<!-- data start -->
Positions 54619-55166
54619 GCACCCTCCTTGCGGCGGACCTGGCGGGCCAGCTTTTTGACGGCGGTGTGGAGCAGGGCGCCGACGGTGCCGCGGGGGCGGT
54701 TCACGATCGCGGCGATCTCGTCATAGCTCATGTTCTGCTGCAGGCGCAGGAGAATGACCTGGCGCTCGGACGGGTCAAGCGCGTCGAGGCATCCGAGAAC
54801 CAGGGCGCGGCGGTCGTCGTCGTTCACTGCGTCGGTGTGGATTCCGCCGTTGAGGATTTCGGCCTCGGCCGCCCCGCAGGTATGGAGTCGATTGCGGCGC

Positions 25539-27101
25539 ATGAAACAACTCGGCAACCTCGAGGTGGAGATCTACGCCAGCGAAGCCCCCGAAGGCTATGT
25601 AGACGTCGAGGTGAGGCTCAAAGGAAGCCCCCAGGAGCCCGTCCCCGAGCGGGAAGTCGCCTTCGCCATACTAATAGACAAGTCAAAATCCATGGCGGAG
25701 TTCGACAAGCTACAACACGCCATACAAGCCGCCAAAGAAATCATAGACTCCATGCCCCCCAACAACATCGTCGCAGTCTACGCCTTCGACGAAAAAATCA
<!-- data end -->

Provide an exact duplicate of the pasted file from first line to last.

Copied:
Positions 54619-55166
54619 GCACCCTCCTTGCGGCGGACCTGGCGGGCCAGCTTTTTGACGGCGGTGTGGAGCAGGGCGCCGACGGTGCCGCGGGGGCGGT
54701 TCACGATCGCGGCGATCTCGTCATAGCTCATGTTCTGCTGCAGGCGCAGGAGAATGACCTGGCGCTCGGACGGGTCAAGCGCGTCGAGGCATCCGAGAAC
54801 CAGGGCGCGGCGGTCGTCGTCGTTCACTGCGTCGGTGTGGATTCCGCCGTTGAGGATTTCGGCCTCGGCCGCCCCGCAGGTATGGAGTCGATTGCGGCGC

Positions 25539-27101
25539 ATGAAACAACTCGGCAACCTCGAGGTGGAGATCTACGCCAGCGAAGCCCCCGAAGGCTATGT
25601 AGACGTCGAGGTGAGGCTCAAAGGAAGCCCCCAGGAGCCCGTCCCCGAGCGGGAAGTCGCCTTCGCCATACTAATAGACAAGTCAAAATCCATGGCGGAG
25701 TTCGACAAGCTACAACACGCCATACAAGCCGCCAAAGAAATCATAGACTCCATGCCCCCCAACAACATCGTCGCAGTCTACGCCTTCGACGAAAAAATCA